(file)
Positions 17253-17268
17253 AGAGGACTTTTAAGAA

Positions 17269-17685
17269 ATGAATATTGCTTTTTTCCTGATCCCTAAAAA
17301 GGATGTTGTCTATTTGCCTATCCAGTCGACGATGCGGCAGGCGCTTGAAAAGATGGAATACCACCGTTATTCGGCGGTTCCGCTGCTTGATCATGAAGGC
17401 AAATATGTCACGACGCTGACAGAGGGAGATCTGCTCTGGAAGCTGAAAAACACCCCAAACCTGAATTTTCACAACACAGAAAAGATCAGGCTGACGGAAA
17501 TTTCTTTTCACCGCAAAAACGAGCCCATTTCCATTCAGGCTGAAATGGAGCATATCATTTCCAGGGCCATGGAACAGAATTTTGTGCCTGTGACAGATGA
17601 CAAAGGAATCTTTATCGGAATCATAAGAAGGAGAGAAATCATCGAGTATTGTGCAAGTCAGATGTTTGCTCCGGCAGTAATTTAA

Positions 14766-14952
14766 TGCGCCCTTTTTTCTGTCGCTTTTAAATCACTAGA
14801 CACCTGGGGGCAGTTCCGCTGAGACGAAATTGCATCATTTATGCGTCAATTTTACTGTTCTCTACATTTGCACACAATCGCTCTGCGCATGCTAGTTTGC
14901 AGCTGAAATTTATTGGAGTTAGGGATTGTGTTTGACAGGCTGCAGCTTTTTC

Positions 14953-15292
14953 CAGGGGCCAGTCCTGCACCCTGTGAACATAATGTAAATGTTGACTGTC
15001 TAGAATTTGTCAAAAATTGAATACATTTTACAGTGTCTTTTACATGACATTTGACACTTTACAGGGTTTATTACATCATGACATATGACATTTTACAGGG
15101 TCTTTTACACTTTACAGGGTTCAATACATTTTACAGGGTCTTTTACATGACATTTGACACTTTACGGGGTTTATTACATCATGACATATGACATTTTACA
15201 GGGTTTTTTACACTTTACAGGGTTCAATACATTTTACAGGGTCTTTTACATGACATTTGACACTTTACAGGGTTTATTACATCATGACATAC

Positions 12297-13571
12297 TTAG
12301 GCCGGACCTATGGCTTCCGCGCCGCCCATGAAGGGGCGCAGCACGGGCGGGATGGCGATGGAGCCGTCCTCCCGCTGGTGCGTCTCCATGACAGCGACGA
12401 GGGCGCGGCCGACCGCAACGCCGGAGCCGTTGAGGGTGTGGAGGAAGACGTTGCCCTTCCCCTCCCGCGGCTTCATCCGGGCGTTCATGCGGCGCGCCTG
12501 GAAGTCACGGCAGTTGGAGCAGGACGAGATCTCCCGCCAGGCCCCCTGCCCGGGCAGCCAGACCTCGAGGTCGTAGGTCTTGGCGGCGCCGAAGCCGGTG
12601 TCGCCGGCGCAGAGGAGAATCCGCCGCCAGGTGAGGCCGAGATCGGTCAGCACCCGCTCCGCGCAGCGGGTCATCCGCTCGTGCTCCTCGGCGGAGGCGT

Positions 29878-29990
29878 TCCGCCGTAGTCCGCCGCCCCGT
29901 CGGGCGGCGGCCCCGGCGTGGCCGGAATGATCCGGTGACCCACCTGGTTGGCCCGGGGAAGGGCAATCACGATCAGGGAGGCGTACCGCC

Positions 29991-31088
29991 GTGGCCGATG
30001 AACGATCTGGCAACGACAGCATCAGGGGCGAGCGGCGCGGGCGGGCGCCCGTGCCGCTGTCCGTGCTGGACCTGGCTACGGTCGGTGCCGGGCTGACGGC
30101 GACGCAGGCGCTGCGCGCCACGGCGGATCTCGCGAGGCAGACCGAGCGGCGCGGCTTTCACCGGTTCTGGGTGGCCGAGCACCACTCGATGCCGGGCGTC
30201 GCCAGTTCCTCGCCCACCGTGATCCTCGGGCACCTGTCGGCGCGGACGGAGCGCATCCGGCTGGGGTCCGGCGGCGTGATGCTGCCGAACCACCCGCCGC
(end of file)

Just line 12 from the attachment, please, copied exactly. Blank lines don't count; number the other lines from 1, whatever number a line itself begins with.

14901 AGCTGAAATTTATTGGAGTTAGGGATTGTGTTTGACAGGCTGCAGCTTTTTC